Vain Self-Flatteries of the Sinner, the

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Author: Jonathan Edwards

Vain Self-Flatteries of the Sinner, the

Edwards, Jonathan, 1703-1758

"For he flattereth himself in his own eyes,
until his iniquity be found to be hateful." Psalm 36:2

In the foregoing verse, David says, that the transgression of the wicked said within his heart, "that there is no fear of God before his eyes;" that is, when he saw that the wicked went on in sin, in an allowed way of wickedness, it convinced him, that he was not afraid of those terrible judgments, and of that wrath with which God hath threatened sinners If he were afraid of these he could never go on so securely in sin, as he doth.

In our text he gives the reason why the wicked did not fear. It was a strange thing that men, who enjoyed such light as they did in the land of Israel, who read and heard those many awful threatenings which were written in the book of the law, should not be afraid to go on in sin. But saith the Psalmist, They flatter themselves in their own eyes: They have something or other which they make a foundation of encouragement, whereby they persuade themselves that they shall escape those judgments; and that makes them put far away the evil day.

In this manner he proceeds, until his iniquity be found to be hateful; that is, until he finds by experience that it is a more dreadful thing to sin against God, and break his holy commands, than he imagined. He thinks sin to be sweet, and hides it as a sweet morsel under his tongue: He loves it, and flatters himself in it, till at length he finds, by experience, that it is bitter as gall and wormwood. Though he thinks the commission of sin to be lovely, yet he will find the fruit of it to be hateful, and what he cannot endure. Proverbs 23:32. "At last it will bite like a serpent, and sting like an adder."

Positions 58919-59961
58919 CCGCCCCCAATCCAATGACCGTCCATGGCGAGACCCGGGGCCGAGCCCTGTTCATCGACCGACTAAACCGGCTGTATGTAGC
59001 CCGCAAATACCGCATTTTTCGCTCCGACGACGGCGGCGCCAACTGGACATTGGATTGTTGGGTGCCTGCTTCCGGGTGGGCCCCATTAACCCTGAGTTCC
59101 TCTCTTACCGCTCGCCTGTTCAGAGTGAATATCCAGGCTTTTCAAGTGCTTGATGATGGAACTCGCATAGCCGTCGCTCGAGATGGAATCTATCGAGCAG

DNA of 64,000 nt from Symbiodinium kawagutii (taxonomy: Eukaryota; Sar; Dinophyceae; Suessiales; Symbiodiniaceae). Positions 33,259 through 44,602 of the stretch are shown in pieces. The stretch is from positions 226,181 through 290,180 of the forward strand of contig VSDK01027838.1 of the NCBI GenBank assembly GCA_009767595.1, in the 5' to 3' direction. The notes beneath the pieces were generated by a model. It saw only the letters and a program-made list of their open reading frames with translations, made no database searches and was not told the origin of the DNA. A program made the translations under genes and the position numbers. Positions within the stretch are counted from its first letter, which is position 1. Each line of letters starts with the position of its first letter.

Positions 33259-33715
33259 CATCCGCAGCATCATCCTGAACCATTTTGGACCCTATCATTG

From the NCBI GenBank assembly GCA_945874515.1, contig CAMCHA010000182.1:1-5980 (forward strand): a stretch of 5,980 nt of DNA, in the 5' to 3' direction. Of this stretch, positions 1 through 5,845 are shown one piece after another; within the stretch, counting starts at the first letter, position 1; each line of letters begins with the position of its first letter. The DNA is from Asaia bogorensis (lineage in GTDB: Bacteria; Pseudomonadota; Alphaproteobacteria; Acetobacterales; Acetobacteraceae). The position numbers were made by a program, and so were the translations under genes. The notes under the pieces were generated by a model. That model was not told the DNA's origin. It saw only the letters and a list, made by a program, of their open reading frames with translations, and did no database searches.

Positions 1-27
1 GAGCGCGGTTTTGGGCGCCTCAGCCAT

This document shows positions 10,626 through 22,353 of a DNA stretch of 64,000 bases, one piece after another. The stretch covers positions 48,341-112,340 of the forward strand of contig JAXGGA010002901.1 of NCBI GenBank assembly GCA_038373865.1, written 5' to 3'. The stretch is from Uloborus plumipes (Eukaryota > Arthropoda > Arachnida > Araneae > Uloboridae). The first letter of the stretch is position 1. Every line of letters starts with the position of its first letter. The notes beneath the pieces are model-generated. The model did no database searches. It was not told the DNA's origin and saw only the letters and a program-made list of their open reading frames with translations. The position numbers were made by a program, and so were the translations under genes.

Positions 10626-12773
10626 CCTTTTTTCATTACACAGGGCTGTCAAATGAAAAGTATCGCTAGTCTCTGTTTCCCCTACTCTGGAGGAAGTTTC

Here observe,

1. The subject spoken of is the WICKED MAN, of whom the Psalmist had been speaking in the foregoing verse.

2. His action in flattering himself in his own eyes; i.e. he makes himself and his case to appear to himself, or in his own eyes, better than it is.

3. How long he continues so to do, until his iniquity be found to be hateful. ’Which may be taken for his sin itself, the wicked will see how odious sin is to God’, when he shall feel the effects of his hatred, and how hateful to angels and saints; or rather the cause is here put for the effect, the tree for its fruit, and he will find his iniquity to be hateful, as he will find the hatefulness and feel the terribleness of the FRUIT of his iniquity.

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Chicago: Jonathan Edwards, "Vain Self-Flatteries of the Sinner, the," Vain Self-Flatteries of the Sinner, the in The Vain Self-Flatteries of the Sinner (New York: G. & C. & H. Carvill, 1830), Original Sources, accessed August 2, 2021, http://www.originalsources.com/Document.aspx?DocID=IEVTFYLWDS963AJ.

MLA: Edwards, Jonathan. "Vain Self-Flatteries of the Sinner, the." Vain Self-Flatteries of the Sinner, the, in The Vain Self-Flatteries of the Sinner, New York, G. & C. & H. Carvill, 1830, Original Sources. 2 Aug. 2021. www.originalsources.com/Document.aspx?DocID=IEVTFYLWDS963AJ.

Harvard: Edwards, J, 'Vain Self-Flatteries of the Sinner, the' in Vain Self-Flatteries of the Sinner, the. cited in 1830, The Vain Self-Flatteries of the Sinner, G. & C. & H. Carvill, New York. Original Sources, retrieved 2 August 2021, from http://www.originalsources.com/Document.aspx?DocID=IEVTFYLWDS963AJ.